The 1920s pool in Fowey that's now being saved from crumbling into the sea

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A century old sea pool which has been used by generations of families in Fowey has been saved from the brink of collapse.

The Whitehouse Pool was built in the 1920s. It is owned by Cornwall Council but has been closed for a number of years after falling into disrepair.

Now a crowdfunding campaign by Alan Giles and Matthew Akrigg has raised £25,315 to repair the much-loved paddling pool.

Town crier Alan says the pool had been left to die because people thought no one would care, but he said the response to the campaign has been "terrific" from day one.

"People obviously care about it," he said.

"It's over 100 years old so there isn't anyone alive who doesn't remember it being here so it seems a shame that future generations wouldn't have that."

A Salmon Series postcard of the pool from the 1930s Credit: Marcus Lewis

The Whitehouse pool is a particularly sad sight for those who cherish the memories made here.

Margaret Cocker grew up in the town and has since brought her children and grandchildren back to play in the pool.

"To see that broken away, it really is very sad," she said.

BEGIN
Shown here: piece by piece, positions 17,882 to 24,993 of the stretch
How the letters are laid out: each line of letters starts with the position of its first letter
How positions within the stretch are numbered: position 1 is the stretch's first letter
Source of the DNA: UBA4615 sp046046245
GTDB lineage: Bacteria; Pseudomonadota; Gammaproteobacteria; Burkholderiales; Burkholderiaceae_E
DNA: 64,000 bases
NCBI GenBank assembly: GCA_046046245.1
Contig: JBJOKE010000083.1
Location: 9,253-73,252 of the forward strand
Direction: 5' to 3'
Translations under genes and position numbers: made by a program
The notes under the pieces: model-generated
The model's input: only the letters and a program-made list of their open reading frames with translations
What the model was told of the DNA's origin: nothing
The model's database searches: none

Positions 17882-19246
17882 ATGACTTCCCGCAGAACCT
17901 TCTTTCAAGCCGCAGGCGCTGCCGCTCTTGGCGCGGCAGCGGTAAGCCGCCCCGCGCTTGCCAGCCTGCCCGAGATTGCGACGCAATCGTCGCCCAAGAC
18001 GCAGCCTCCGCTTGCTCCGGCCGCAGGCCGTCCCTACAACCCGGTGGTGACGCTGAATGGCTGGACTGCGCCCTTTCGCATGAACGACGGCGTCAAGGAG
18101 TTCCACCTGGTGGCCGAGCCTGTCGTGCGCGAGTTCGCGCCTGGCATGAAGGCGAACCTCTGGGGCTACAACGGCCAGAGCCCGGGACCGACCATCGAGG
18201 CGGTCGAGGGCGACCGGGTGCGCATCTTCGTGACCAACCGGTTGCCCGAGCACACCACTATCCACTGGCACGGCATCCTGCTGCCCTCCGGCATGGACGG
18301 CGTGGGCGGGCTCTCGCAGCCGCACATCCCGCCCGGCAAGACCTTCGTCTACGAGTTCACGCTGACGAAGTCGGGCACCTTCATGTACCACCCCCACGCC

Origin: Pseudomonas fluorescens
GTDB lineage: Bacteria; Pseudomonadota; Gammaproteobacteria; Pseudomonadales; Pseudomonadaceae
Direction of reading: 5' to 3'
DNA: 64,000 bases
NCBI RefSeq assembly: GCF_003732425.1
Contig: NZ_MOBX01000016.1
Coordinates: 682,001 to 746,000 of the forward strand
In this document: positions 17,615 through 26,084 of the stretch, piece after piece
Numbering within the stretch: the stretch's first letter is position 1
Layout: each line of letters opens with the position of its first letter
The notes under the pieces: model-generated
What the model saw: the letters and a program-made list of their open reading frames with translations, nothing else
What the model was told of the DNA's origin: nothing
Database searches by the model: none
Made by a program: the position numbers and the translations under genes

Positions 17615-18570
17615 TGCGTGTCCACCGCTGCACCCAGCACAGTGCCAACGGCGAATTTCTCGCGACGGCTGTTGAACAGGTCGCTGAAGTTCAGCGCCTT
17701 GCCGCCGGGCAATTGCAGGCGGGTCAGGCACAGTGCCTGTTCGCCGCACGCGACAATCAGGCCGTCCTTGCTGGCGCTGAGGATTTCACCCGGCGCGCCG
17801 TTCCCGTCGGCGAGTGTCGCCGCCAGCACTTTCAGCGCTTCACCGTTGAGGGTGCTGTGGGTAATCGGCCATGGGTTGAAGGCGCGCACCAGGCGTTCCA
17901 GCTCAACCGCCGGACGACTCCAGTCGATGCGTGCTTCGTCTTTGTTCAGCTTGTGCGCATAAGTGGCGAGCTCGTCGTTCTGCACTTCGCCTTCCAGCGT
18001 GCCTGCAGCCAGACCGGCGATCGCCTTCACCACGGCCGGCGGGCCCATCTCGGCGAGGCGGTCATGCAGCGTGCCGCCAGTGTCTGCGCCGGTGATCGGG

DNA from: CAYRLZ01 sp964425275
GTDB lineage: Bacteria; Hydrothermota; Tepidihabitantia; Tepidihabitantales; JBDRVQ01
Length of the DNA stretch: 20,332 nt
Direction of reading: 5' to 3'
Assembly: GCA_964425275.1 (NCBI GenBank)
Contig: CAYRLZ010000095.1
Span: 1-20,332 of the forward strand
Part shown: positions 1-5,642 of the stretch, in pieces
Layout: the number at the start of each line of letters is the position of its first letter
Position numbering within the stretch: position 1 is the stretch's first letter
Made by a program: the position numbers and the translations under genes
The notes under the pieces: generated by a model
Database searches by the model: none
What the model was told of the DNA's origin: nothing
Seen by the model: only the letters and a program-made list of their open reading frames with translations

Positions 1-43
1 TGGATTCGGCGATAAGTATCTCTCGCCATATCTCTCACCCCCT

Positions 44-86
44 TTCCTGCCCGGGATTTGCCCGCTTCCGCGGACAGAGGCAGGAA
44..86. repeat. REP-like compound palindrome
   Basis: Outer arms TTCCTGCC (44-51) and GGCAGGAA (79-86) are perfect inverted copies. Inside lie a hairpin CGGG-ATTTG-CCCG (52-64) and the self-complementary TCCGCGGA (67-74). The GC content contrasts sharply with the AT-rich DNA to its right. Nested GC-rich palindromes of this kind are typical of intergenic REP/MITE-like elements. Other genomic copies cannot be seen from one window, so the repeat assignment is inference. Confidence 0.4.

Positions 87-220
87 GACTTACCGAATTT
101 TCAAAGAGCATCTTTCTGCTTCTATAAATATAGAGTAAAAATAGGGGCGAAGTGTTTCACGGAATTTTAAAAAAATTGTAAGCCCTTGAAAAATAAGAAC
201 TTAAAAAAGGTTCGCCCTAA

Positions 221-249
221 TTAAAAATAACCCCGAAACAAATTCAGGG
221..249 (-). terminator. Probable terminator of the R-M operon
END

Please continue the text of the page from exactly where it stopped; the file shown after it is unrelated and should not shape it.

"We used to be able to sit there and have picnics. It was a good facility."

For years the site was cleaned by local couple Sue and Roger Simpson - who spent their own money maintaining it - but Matthew says it was soon too dangerous to keep open to the public.

"For many years they were responsible for cleaning it out, looking after it out of their own pocket."

But he said when it got into a poor state they did not want to encourage people to use it.

A glass negative of Whitehouse Quay before the sea pool was built. Credit: Noahs Ark Archive / Marcus Lewis

Cornwall Council has agreed in principle to hand the site, and part of the Caffa Mill site, to the town's Harbour commissioners who are now waiting for the legal sign off.

Harbourmaster for Fowey Paul Thomas said the team have done an "outstanding job" in fundraising.

"I can’t wait to see the place brought back in to safe use for the newest generation of Fowey children," he said.